Is Your Power Factor Causing a Utility Bill Increase?

In order to always provide the electricity required of consumers and to maintain electric grid reliability, utilities need to know a company’s peak electric demand. When turning on a facility, whether it is starting up a manufacturing line, building air conditioning, or a compressor for snowmaking, electricity is demanded at a given rate. In most cases the initial electricity required to start up the system exceeds the amount of electricity needed to keep the system running.

On your company’s electric utility bill there are two types of demand recorded; kilowatts (kW), which is the amount of power that is being used (real power), and kilovolt-amps (kVA), which is the ‘apparent power’ of the system.

If a company is using power inefficiently, it will have a negative effect on their power factor (the ratio of real power to apparent power). An inefficient power factor will increase a client’s utility bill because the power factor will cause the kVA demand to be higher than the kW demand. Also Power factors less than 90% (ratio of kW/kVA) within some utilities will cause an additional increase in the demand cost.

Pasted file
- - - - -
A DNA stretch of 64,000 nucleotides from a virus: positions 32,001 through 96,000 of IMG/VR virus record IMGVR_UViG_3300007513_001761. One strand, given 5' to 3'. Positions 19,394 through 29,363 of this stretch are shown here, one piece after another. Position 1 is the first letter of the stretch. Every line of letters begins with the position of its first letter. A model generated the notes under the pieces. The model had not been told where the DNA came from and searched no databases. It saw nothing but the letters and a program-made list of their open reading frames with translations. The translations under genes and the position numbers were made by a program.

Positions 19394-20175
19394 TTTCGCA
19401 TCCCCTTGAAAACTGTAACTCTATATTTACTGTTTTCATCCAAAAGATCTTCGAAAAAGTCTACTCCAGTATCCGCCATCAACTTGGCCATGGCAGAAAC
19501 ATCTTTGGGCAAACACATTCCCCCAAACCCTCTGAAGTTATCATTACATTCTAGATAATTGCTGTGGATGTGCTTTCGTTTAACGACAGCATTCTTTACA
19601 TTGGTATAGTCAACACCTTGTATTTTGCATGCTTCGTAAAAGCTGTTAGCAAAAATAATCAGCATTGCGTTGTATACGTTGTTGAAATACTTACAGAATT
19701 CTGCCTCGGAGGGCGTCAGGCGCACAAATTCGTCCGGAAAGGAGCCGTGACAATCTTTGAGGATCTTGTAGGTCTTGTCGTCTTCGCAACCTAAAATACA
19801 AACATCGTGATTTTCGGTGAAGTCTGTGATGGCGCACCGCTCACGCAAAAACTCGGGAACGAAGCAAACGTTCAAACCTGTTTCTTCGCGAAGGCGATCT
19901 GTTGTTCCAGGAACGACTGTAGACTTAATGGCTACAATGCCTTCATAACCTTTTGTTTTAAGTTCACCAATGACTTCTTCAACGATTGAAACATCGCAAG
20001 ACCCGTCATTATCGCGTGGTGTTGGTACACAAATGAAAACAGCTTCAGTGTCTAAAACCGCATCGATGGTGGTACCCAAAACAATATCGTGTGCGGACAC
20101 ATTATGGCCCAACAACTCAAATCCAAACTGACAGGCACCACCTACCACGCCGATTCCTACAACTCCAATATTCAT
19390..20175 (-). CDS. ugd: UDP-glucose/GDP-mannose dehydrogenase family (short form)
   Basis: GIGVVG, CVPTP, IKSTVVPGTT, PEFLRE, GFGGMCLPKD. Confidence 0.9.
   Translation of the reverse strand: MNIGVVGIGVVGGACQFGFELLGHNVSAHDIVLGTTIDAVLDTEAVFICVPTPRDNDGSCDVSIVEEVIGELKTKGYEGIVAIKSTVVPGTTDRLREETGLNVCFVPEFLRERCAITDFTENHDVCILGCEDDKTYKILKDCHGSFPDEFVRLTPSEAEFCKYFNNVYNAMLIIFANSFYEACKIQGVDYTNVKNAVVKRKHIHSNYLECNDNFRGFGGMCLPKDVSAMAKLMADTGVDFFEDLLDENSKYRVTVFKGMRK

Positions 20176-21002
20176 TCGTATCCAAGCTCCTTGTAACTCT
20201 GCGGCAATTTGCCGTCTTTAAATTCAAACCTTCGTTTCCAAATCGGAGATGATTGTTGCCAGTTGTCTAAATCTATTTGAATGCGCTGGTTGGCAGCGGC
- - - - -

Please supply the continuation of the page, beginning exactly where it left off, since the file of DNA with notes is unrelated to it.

Recently, on one of our client’s electric utility bills, we identified that the kVA was greater than the kW; meaning that the client had a poor power factor. Since the client had already optimized their building system, capacitors could be installed on some of their equipment to raise the power factor. By accumulating and holding electricity, capacitors increase a system’s carrying capacity, which raises the kW power factor and reduces kVA demand. In essence, you are able to increase the kW load without affecting the kVA. Once the power factor is increased, kW demand should increase above kVA demand, and the utility will begin calculating demand charges on the kW rather than the kVA.

If you aren’t sure if your demand is being billed based on your kW or kVA, Usource can analyze your utility bills to see if savings can be achieved.


About the Author

Jesse Ram has eight years of experience in analyzing large datasets, evaluating energy programs and developing reports. Prior to joining Usource, he was a consultant with Conservation Services Group and NMR Group.

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